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Number of Pages: 300
Vendor: Harvest House Publishers
Publication Date: 2010
|Dimensions: 8.50 X 5.50 (inches)|
Availability: In Stock
On the heels of Mark Hitchcock's prophecy bestseller 2012, the Bible, and the End of the World comes a suspenseful novel (coauthored with bestselling novelist Alton Gansky) about the supposed expiration date of planet earth--December 21, 2012.
Andrew Morgan is a wealthy oil executive in search of the meaning of life. In his quest for answers he encounters the ancient Mayan predictions that the world will end in 2012. That the claims seem supported by math and astronomy drives him to check on them. Then he meets Lisa Campbell, an attractive Christian journalist also researching the Mayan calendar. When he learns that she is a Christian, he quickly dismisses what she has to say.
As the time draws closer to December 21, 2012, a meteorite impact in Arizona, a volcanic eruption, and the threat of an asteroid on a collision-course with earth escalate fears. Are these indicators of a global apocalypse? Will anyone survive? Does Lisa's Christian faith have the answers after all? Or has fate destined everyone to a holocaust from which there is no escape?
From the first paragraph, this book races! It begins with Andrew Morgans heartbreaking tragedy and concludes on the Mayan prophetic day of destruction, December 21st, 2012 in a nerve-wracking, yet satisfying climax. Convinced after the death of his family that God is either unreal or unloving, Morgan turns to thoughts of doomsday to ease his restless mind. This involves him with the sketchy, charismatic Quetzal, a self-proclaimed prophet who promises an escape from the coming destruction at the cost of mere millions. Meanwhile, Lisa races to discover the truth about Quetzal, about Morgan, and about what will really happen in 2012. Her search is desperate and captivating, as well as a model example of how Christians ought to behave under pressure. The novel reaches its peak, natural disasters abound, and the paths of Lisa, Andrew Morgan, Quetzal, and eternity collide in a whirlwind of the spiritual and material.
The novels characters complement one another perfectlyLisa and Andrew Morgan are clearly meant for each other, yet Lisa stands by the biblical instruction to not be unequally yoked with an unbeliever (2 Corinthians 6:14). Meanwhile, Quetzal provides just the necessary blend of threat and mystery to be an entirely believable antagonist. Nor are their lives filled with sunshine and rainbows! Morgans grief and anger with God are powerful and moving, as is Lisas desperation as she races to save both Morgans life and his eternal soul. In fact, it is this realism that makes the novel an exceptional look into the minds of both believers and non-believers. As a result, this novel is an excellent ministry tool in addition to a fast-paced thrillerChristians can understand the reasons for Morgans disbelief, while non-Christians will appreciate Lisas evangelical drive without feeling preached at.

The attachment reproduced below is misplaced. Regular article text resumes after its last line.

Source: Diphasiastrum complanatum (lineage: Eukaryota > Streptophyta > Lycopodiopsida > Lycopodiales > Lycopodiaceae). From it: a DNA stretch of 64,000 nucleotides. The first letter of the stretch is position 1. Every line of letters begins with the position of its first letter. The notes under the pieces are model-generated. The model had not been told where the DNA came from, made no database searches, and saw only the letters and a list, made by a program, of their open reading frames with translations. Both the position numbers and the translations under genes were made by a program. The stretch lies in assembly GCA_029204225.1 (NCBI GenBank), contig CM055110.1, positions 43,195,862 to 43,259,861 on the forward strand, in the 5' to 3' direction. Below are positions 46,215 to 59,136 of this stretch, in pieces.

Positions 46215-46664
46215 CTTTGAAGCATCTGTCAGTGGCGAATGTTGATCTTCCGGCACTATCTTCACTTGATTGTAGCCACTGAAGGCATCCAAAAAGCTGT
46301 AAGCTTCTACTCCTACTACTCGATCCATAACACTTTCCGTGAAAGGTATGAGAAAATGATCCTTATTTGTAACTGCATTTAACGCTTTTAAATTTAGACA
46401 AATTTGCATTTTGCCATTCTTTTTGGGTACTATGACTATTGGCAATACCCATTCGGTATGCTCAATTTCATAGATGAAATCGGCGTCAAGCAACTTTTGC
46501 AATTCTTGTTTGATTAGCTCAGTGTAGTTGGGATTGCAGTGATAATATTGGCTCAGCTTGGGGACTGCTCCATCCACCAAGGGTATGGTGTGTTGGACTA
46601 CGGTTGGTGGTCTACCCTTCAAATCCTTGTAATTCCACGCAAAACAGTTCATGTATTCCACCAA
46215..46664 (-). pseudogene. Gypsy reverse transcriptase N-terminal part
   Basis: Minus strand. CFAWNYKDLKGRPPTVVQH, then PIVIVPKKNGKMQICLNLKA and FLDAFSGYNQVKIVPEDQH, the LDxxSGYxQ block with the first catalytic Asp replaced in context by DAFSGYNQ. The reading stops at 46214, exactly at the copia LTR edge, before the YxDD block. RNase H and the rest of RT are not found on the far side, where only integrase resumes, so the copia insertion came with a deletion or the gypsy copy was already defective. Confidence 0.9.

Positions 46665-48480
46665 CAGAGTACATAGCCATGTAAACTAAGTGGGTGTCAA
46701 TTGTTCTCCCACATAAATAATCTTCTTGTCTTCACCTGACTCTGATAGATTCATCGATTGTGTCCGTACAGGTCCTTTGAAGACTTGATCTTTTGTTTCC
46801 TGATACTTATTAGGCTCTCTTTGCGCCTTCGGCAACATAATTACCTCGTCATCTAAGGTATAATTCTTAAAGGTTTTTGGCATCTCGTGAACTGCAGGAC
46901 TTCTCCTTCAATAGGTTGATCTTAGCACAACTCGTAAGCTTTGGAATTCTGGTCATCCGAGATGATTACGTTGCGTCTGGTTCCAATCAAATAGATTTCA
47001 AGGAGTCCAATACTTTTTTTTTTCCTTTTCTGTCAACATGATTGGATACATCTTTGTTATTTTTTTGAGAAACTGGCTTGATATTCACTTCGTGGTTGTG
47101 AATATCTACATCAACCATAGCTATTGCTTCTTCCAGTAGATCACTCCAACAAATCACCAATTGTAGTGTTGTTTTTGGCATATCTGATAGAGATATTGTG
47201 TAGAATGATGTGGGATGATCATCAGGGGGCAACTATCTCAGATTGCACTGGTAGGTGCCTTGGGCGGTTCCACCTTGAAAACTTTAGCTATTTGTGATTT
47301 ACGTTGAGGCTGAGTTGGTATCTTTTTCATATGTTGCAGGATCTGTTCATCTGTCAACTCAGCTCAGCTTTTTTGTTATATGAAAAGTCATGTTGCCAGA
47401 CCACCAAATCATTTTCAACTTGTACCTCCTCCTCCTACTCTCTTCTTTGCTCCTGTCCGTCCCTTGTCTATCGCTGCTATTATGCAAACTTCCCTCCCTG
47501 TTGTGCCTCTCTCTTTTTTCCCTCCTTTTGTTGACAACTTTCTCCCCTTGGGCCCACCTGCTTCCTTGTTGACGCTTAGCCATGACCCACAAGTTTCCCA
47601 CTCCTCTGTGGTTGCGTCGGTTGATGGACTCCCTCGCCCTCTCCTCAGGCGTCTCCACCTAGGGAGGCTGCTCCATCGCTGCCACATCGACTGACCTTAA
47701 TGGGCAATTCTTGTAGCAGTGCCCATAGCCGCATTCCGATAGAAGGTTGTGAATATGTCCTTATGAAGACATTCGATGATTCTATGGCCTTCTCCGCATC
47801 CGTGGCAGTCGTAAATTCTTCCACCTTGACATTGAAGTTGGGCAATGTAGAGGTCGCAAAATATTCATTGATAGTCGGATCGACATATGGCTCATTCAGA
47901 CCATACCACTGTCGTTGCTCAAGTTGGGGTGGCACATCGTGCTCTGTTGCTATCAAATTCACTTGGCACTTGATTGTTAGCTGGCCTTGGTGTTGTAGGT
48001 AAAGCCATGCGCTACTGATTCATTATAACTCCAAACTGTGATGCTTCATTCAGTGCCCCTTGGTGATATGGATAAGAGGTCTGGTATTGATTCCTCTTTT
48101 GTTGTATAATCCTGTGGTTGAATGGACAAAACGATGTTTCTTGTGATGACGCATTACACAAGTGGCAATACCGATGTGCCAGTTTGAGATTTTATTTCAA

Lisa and Morgan fulfill their roles flawlessly throughout the novel. They both have the motivated, intelligent personalities common in thrillers, but there is a strong sense of morality underlying each of their decisions. Their interactions, with the other characters and with each other, are realistic, witty, action packed, and quite revealing as to the role spirituality plays in the midst of humanity. Lisa, especially, lives her life through both speech and actions that highlight the Christian role of being in the world, yet not of the world (John 17: 13-19). Whereas the book does allude to some sinful actions, such as adultery and alcoholism, these practices are sharply condemned and used only to emphasize the purity or redeemed state of the characters.
Mark Hitchcock and Alton Gansky have hit a literary home run with this Christian thriller. The Mayan Apocalypse combines the danger and suspense of Hollywood disaster movies with the redemptive personal stories of mainstream Christian fiction, and it succeeds spectacularly. This novel is destined to find its place somewhere in between the works of Ted Dekker and Jerry B. Jenkins. It leaves the reader with a warm sense of satisfaction, a calm appreciation of Gods plan, and a new-found understanding of Revelation 8. There are a few concepts and passages that might be lost on younger readers, but for those over the age of 12, this book will prove a fantastic, captivating read. For Christians and non-Christians alike, The Mayan Apocalypse gets two thumbs way, way up! Ryan Denison, www.ChristianBookPreviews.com
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